7,722 hate-crime incidents were reported to the Federal Bureau of Investigation in 2006 — an 8% increase from 2005.

    2,640 were anti-black (up from 2,630 in 2005).

    967 were anti-Jewish (up from 848 in 2005).

    890 were anti-white (up from 828 in 2005).

    747 were anti-male homosexual (up from 621 in 2005).

    576 were anti-Hispanic (up from 522 in 2005).

    156 were anti-Islamic (up from 128 in 2005).

    163 were anti-female homosexual (up from 155 in 2005).

    These are very conservative figures, by the way. Much crime against gays is not filed under the hate crime laws, because it immediately becomes a federal issue, which sometimes irks local law enforcement. And I abhor all hate crime, not just that against sexually varianced people.

    Thanks again. I enjoyed reading you, as you seem a humane and generous person. I thought your last paragraph was funny. I feel I relate to you in a couple of other ways, as well. I greatly admire the Dalai Lama, and although I hate war, I admire all those who protect and serve.

    Blessings and peace to you…

  19. Mother in Law,

    You have it right. If civil unions are the answer, then there are a lot of laws that will need to change. As Daniel so eloquently stated in his post right below yours, a current problem is that civil unions are not recognized the way that marriage is. That is a major thing that needs to change. Tax implications, family rights, heir status, and things like that are not addressed sufficiently in a way that will give our same sex citizens equal status.

  20. Daniel,

    Thanks so much for your comments. I have to say that I got a far better understanding of things simply by reading what you had to say and through the browsing of your blog. I hadn’t thought about the fact that civil unions are not a federal statute. That would need to change. I suppose that perhaps the movement is right on this one and perhaps I am wrong. OK, friends, you can let me have it. I know you are thinking “oh my god, did he just come close to admitting that he could be wrong about something?” Yes, I may have judged a bit wrong, but I am not fully admitting that yet.

    I don’t think that I adequately stated what I mean by the church has dominion over the term marriage. It isn’t to say that they do, but for me the point is simply that I am unsure it is fair to ask them to change what they believe any more that it would be to ask you to change what you believe. While merely a semantics issue (and some good conversation is happening around this in the intolerance thread), it seems that this is a major part of the hangup for a significant portion of the christian population. If that is true, half the battle is semantics, and with my position I merely want to compromise in a way that most expeditiously gets the rights that you are entitled to given to you.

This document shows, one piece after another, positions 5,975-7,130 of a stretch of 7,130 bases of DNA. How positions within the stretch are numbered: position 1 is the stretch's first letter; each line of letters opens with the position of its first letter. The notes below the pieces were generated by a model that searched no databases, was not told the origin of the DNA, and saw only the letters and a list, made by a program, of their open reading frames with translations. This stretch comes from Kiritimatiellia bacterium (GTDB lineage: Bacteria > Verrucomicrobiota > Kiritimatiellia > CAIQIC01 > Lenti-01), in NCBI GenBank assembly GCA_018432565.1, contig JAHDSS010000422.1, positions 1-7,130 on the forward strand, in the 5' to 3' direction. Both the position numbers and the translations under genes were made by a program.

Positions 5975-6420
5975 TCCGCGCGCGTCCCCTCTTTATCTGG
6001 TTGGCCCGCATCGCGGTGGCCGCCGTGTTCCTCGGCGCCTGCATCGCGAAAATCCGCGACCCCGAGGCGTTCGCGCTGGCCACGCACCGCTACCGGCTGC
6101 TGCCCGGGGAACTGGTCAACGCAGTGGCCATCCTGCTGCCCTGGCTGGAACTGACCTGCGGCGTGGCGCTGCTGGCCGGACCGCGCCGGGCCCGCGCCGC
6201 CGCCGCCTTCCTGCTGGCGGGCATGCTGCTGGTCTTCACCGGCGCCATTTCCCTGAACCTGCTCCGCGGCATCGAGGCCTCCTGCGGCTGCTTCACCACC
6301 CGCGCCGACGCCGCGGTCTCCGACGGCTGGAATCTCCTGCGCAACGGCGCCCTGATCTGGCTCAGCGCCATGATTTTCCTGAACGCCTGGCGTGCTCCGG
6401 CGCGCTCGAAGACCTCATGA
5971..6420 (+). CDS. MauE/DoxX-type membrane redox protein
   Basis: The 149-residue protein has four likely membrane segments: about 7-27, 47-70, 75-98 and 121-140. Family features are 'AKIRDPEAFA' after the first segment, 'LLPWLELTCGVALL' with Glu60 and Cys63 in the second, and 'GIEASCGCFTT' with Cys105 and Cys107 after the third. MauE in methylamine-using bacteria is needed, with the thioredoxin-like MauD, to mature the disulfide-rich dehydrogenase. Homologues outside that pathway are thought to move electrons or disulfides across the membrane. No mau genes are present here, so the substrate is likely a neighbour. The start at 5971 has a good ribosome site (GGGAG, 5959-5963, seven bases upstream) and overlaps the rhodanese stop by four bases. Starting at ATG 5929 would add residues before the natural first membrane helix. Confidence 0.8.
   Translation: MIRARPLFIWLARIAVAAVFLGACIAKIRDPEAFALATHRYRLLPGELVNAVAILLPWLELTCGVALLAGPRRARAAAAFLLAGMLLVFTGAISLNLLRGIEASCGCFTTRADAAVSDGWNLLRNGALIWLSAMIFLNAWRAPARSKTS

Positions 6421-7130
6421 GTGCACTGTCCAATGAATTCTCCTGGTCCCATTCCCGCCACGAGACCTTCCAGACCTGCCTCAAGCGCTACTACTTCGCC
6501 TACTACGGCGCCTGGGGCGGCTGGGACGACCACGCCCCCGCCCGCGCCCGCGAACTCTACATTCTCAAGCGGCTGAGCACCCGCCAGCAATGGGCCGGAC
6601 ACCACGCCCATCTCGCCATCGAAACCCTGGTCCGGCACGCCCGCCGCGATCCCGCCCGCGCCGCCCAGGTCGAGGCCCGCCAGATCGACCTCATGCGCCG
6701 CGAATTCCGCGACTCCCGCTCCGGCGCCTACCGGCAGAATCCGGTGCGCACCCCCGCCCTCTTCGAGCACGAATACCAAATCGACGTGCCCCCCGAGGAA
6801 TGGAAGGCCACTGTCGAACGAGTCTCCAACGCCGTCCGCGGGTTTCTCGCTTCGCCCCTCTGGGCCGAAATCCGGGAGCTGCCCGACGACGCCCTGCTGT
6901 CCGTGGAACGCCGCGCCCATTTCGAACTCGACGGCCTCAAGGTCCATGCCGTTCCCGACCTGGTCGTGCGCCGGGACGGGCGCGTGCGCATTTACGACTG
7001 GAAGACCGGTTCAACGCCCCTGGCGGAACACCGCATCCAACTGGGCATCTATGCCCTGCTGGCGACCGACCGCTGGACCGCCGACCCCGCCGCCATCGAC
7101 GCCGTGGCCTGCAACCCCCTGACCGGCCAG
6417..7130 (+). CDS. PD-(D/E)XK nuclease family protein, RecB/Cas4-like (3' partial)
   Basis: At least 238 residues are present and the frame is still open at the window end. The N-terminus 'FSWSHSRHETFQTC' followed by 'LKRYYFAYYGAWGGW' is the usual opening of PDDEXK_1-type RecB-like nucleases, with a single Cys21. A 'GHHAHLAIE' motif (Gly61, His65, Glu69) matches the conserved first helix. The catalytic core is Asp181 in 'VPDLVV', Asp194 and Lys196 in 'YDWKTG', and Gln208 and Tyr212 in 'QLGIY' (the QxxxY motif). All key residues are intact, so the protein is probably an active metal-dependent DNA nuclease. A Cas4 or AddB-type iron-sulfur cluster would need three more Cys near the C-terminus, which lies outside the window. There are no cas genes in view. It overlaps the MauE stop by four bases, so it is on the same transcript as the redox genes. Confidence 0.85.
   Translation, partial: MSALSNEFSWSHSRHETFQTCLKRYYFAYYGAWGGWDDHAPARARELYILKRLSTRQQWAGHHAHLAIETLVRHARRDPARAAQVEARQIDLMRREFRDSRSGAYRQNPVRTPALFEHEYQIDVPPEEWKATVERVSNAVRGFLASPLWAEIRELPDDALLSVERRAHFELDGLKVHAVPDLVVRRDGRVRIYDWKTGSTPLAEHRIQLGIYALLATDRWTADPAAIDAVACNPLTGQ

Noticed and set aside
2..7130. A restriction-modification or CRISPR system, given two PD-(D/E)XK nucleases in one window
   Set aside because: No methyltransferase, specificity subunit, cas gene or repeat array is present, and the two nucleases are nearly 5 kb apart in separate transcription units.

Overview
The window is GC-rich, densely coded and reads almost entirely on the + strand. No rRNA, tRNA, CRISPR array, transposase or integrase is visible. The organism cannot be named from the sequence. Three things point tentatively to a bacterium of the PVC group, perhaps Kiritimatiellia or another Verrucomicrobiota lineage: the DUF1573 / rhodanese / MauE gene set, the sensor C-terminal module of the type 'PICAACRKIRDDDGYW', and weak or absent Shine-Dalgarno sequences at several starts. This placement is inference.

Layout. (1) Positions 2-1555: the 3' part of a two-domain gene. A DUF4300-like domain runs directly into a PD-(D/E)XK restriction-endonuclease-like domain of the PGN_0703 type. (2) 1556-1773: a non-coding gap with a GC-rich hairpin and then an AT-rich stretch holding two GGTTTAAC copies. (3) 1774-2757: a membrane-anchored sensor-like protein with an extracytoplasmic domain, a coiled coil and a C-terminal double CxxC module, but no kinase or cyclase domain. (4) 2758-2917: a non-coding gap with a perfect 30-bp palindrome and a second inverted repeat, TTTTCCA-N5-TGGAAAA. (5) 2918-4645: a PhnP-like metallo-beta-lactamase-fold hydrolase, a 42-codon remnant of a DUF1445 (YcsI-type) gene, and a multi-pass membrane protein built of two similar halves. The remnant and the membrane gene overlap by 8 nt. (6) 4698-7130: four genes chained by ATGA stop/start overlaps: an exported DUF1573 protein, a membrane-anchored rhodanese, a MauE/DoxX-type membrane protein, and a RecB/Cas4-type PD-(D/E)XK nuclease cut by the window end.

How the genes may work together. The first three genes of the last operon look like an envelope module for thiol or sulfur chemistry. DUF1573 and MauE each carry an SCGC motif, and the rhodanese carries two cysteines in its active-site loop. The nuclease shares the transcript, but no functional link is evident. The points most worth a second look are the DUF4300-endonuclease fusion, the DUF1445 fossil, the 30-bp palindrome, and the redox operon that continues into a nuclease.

As for the being only biased against gays, unfortunately that part I have found to be untrue in my own experience. When I chose to marry a couple of years ago, I was forced to go through premarital counseling with the pastor of the church where we were to be married. Being a non-christian, I would not be allowed to be married in that church so I had to keep mum on that part of my belief system. I believe that millions of dollars aren’t being funneled into the other people simply because their movement isn’t nearly as big. It is far less often that a muslim or buddhist wants to marry a christian. I didn’t start a movement there simply because I didn’t care about what the church thinks about my marriage. I only cared about being married to Jen. That being said, I certainly see and agree with your argument there.

    As for the hate crime thing, I also abhor it on any level. At no point should someone be victimized simply for being different. Realistically at no point should anyone be victimized. I am not a fan of hate crime laws, but that is another issue altogether. I think there should be harsher penalties for all crimes. Hanging a noose around a tree and hurting someone’s feelings by doing so is not worse, in my opinion, than beating them. Yet because one is a hate crime and another is not, the penalties are disproportionately different. If someone beats someone up, they should be punished severely (although I do admit that it is much easier to say that now that I have grown up and stopped being such a “rambunctious” young boy). It should not matter what the reason is behind the crime.

  21. Well my point of view as a member of the gay community. From most of the gay people I have talk to about gay marriage( which is in the thousands-doing research on this topic). Most would welcome civil unions as long as they had the same rights. The word marriage really is not a issue for 99% of the ones I have talked to. The problem they have is that most civil unions provided by states have only limited rights. I can understand that the word marriage has always been related to church. To me civil unions would be fine as long as the same rights apply as they do in marriage.